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The Oldest Antiquity Tea in the World

Shaanxi Peng Xiang Tea Corp., Ltd | Updated: Jun 22, 2017

Tea (Camellia sinensis L.) as one of the most popular nonalcoholic beverages, and consumed by over two-thirds of the world’s population for its refreshing taste, aroma, medicinal, and mildly stimulating qualities. As we all know that the tea originated from southwest of China recorded by Huo Tuo in his medicine text. The exact antiquity of tea is shrouded in Chinese myth.The first unambiguous textual reference to the consumption of tea as a beverage can be dated to 59 BC during the Western Han Dynasty.

 

However, its widespread popularity amongst both northern Chinese and people to the west such as Uighurs is generally attributed to the Tang Dynasty (7th–8th century CE). Previously the oldest physical evidence of tea was from China’s Northern Song Dynasty (960–1127 CE). It has long been hypothesized that tea, silks and porcelain were key commodities exported from the ancient Chinese capital, Chang’an to the central of Asia and beyond by caravans following several transport routes constituting the network commonly referred to as the Silk & Road which is use by the second century BC.


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However, there are no records of tea having been carried along the Silk & Road into Tibet, central Asia or southern Asia until the Tang Dynasty (618–907 CE). The Tibetan Plateau was then closely linked eastwards to central China through trade of tea and horses for Tibetan furs and medicinal plants.

 

Although trade of millets already connected the Tibetan Plateau to lowland China more than 4000 calibrated years before present (yr BP), and barley cultivation and pastoralism expanded after 3600 yr BP, the emergence of historical patterns of commodity trade and habits of tea drinking along the Silk & Road and in the Tibetan Plateau has remained poorly understood, due mainly to the poor preservation of plant leaves, and the challenge of identifying decayed tea remains in archeological samples.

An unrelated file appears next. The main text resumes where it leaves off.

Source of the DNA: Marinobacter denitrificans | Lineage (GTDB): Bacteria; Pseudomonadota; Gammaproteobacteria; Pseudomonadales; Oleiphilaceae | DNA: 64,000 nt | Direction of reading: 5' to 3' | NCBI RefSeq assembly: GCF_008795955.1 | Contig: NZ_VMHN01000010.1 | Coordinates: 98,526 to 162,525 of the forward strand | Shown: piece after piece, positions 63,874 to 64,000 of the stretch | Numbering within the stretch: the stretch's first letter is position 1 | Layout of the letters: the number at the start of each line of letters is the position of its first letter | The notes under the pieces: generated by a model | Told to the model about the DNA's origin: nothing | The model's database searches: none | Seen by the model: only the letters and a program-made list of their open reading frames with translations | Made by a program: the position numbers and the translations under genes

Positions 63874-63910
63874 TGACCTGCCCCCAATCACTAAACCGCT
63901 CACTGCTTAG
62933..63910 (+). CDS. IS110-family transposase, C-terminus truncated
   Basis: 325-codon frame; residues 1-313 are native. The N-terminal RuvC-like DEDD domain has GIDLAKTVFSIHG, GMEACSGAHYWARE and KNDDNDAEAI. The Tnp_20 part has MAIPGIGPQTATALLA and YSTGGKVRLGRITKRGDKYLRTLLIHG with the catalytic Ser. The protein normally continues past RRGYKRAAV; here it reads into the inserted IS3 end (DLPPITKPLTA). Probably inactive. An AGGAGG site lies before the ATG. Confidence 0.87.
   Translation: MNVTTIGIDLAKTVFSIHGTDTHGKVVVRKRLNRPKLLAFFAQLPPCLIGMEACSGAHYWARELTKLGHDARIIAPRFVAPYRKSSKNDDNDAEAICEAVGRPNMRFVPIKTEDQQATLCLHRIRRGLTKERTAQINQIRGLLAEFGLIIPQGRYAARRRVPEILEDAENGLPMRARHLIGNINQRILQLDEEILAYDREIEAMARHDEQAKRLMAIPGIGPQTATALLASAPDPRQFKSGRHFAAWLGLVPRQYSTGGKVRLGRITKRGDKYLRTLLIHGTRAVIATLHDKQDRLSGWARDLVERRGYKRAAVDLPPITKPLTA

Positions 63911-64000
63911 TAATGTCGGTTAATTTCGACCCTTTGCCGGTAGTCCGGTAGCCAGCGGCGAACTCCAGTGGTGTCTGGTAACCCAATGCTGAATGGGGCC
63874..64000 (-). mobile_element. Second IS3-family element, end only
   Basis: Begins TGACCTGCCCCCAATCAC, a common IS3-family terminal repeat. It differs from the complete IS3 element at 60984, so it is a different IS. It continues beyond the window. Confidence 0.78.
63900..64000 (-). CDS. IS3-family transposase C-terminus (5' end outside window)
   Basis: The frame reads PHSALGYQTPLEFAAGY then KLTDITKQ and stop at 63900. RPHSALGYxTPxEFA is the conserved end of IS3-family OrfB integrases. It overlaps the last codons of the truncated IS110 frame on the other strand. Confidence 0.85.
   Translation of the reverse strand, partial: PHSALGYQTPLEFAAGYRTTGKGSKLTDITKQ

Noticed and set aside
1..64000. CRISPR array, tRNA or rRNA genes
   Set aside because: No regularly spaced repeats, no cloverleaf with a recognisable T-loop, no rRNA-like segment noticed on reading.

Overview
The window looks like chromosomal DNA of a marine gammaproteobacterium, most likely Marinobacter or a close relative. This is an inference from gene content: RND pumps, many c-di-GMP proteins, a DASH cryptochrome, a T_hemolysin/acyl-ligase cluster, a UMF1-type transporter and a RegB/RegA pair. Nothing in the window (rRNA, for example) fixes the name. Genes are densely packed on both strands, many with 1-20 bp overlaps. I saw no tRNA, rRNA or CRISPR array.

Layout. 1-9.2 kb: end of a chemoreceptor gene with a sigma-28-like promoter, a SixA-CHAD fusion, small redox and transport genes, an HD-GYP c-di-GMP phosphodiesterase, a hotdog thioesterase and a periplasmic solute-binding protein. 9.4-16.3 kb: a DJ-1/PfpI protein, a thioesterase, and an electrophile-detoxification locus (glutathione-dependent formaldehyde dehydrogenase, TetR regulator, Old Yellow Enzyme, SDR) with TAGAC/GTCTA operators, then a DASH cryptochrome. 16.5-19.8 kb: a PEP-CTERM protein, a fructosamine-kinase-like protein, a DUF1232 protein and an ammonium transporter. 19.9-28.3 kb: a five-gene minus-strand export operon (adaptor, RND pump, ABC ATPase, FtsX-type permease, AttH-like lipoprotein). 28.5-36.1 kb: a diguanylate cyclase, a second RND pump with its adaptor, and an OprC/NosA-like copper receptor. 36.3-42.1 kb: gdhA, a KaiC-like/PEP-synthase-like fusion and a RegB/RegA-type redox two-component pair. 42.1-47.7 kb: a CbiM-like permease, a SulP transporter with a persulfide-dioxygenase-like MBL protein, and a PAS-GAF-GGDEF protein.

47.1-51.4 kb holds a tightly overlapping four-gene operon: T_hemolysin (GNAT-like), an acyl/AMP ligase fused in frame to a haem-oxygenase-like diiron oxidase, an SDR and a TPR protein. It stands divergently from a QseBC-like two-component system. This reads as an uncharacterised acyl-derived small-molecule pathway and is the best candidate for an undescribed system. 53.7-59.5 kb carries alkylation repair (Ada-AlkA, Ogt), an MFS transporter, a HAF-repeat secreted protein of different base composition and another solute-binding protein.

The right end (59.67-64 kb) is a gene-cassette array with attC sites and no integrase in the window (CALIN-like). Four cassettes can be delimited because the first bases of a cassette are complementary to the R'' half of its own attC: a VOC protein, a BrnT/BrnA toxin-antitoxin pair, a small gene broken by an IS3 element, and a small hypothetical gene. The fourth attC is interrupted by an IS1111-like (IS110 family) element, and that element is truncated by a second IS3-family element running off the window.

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Here, we present evidence from calcium phytoliths (calcium oxalate plant crystals), chemical biomarkers and radiocarbon dating from dried plant bundles from two funerary sites: the Han Yangling Mausoleum in Xi’an, Shaanxi Province; and the Gurgyam Cemetery in Ngari district, western Tibet. Large modern reference collections are used to compare and contrast microfossil morphology and biomolecular components of these ancient remains to modern standards of tea and related plant species. It can reveals that tea was drunk by Han Dynasty emperors as early as 2100 yr BP and had been introduced into the Tibetan Plateau by 1800 yr BP. This indicates that one branch of the Silk & Road passed through western Tibet at that time.


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Peng Xiang Tea on the behalf of Shaanxi  Tea which located near to the oldest tea finder place. Peng Xiang Tea mainly focus on doing traditional tea products (Zinc-Selenium Green Tea and Han Zhong Xian Hao Green Tea ) while rely on scientific and technological innovation, launched the Han Jia Black Tea firstly . 

Our company was the first to create the  independent operation of electric business platform, which was the leading one who launched the organic tea garden for experiential marketing model.